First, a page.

Alligator

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American Alligator
American Alligator (with open jaws)
Alligator mother with young

One of the largest reptiles on planet Earth, the alligator is made up of two distinct species, the American and the Chinese alligator. Alligators date back nearly 36 million years, and their relatives first arose during the golden era of the dinosaurs!


Content List

1. Scientific & Common Names

2. Characteristics

a. Breeding

b. Behavior

3. History

4. Present Status


Scientific & Common Names

Kingdom - Animalia

Phylum - Chordata

Class - Reptilia

Order - Crocodilia

Family - Alligatoridae

Genus – Alligator

Species – A. mississippiensis

Common Names – American Alligator, Gator, Common Alligator


Characteristics

As interesting as alligators are, it’s best you keep your distance – alligators can bite with a force of over 2000 pounds per square inch! Virtually unchanged in the last 37 million years, alligators are perfectly suited to be the top predators in their environment. They have tough hides and "scutes" (large bony scales) on their backs that protect them from attack.


The two species of non-extinct alligators, the American alligator and the critically endangered Chinese alligator (A. sinensis) can be distinguished from their crocodile cousins by their flattened, U-shaped snouts, in which only the teeth in the upper jaw are visible when their mouth is closed.

Breeding

Female alligators make large nests of vegetation to keep their eggs warm. The temperature of the eggs during development will determine whether the babies hatch as male or female. Cooler temperatures yield females, while warmer temperatures will hatch males.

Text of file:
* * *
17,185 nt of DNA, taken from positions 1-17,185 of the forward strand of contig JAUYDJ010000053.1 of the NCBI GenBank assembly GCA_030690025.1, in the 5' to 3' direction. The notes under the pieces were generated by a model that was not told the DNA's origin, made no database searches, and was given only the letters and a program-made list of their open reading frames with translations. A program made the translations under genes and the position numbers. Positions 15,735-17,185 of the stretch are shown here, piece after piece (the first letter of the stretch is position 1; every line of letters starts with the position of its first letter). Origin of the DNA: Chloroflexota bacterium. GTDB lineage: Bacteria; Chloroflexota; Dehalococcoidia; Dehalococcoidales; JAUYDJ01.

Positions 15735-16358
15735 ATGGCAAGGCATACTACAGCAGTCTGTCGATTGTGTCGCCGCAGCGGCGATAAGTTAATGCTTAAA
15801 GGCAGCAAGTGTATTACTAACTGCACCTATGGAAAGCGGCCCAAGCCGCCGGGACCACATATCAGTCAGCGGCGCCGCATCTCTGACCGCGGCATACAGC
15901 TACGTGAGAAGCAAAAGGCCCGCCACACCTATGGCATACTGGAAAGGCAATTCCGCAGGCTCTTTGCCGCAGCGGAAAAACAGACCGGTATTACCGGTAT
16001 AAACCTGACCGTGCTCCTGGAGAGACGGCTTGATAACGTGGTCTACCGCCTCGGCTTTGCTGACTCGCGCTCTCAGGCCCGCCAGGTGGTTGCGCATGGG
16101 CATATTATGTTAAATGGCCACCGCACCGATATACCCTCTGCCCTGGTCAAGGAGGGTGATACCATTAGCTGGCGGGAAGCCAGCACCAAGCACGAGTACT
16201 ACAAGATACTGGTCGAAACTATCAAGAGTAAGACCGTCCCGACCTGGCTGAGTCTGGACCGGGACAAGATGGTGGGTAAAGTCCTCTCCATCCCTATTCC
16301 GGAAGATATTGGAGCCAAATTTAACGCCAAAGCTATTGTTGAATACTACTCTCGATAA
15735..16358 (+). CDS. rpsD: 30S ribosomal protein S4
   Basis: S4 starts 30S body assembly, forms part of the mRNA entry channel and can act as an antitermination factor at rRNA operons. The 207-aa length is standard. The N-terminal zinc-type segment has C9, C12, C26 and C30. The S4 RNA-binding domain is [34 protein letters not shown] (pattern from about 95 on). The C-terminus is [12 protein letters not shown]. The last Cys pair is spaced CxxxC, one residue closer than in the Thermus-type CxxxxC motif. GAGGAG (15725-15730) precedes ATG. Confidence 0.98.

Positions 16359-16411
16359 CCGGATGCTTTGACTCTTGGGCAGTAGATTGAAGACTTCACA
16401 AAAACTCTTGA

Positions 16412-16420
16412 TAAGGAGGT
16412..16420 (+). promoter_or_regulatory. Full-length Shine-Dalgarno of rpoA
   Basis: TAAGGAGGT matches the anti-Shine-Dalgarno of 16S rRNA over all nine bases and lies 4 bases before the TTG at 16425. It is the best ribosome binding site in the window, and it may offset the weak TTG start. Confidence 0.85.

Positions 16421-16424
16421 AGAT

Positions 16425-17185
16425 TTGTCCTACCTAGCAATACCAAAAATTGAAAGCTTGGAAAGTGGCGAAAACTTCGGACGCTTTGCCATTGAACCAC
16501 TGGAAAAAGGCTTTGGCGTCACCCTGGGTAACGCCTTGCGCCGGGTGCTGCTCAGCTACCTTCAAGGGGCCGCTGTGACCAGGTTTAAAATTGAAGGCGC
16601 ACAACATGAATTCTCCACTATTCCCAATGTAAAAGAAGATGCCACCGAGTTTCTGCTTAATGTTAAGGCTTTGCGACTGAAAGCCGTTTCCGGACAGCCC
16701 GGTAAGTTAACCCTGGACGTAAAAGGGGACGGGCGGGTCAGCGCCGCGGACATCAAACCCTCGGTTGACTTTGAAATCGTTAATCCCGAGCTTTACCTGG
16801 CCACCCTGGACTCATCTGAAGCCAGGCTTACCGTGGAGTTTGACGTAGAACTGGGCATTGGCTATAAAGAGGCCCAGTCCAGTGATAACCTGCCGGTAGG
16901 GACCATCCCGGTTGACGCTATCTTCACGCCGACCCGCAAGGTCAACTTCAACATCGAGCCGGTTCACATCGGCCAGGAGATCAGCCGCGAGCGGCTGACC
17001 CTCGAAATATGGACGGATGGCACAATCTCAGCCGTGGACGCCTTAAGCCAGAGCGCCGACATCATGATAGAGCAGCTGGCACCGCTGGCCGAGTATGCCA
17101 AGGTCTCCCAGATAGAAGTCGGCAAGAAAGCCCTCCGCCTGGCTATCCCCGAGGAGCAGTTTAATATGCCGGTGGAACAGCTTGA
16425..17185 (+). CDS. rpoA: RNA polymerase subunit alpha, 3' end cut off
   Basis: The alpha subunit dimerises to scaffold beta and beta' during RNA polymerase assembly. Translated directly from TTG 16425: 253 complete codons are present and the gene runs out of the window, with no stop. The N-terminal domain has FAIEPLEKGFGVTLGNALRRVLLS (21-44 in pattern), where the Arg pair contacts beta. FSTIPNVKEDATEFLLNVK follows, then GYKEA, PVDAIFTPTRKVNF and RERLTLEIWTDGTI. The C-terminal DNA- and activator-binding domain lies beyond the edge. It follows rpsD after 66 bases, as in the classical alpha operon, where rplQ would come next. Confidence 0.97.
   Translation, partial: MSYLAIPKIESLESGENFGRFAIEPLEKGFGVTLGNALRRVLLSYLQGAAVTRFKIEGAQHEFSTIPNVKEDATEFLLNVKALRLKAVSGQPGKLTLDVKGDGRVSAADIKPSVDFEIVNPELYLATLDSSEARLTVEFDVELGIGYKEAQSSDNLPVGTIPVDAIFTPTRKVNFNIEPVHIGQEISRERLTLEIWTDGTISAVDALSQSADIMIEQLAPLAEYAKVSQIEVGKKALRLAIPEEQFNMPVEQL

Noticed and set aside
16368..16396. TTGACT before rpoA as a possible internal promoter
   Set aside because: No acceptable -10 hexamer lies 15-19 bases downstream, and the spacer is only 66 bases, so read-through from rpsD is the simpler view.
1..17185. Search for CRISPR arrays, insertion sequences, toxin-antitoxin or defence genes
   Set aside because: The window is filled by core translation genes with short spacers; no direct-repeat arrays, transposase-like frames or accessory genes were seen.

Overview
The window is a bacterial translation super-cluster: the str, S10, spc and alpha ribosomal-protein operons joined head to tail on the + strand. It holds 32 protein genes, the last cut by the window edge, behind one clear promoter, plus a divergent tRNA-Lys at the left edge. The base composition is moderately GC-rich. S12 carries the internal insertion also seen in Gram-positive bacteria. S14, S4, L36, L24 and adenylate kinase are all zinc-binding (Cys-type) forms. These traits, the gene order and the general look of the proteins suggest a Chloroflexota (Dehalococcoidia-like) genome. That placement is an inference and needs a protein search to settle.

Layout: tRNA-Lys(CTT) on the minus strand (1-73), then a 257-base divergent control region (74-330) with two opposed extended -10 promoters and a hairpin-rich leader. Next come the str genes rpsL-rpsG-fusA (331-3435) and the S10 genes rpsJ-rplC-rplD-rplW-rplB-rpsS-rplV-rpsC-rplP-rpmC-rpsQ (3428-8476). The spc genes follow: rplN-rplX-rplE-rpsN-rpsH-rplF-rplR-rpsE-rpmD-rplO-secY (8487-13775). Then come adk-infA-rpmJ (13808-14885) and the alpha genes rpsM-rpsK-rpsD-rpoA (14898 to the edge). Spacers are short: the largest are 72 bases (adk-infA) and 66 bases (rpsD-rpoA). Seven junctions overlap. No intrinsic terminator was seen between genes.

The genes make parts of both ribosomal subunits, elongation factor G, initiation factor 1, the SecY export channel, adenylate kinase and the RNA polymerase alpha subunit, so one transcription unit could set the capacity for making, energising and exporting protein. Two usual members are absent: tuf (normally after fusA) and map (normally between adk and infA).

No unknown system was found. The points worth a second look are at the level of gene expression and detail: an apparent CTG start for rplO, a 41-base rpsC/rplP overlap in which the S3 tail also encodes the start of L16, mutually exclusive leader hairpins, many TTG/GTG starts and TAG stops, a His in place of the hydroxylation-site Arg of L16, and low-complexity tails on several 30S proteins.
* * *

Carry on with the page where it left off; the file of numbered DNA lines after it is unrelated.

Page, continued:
Behavior

Alligators are apex predators, and will eat whatever they can find if they're hungry. They are cold-blooded and will bask in the sun on hot days to absord the warmth which gives them energy.


History

Iconic to the culture of the southern United States, alligators have been hunted for years for their skin, which is used to make bags, shoes, and other pieces of apparel. More recently, alligators have become an important part of the ecotourism industry in which visitors can go on “swamp safaris” and observe alligators and their young in their natural habitat.


It is not known exactly how long an individual alligator's life span can be, but a captive Alligator in the Belgrade Zoo is known to be over 80 years old.


Present status

Due to habitat destruction and overhunting, alligators were pushed to the brink of extinction before being protected in 1967. Since then, they have made an amazing recovery and are thriving in their range in the southeastern United States.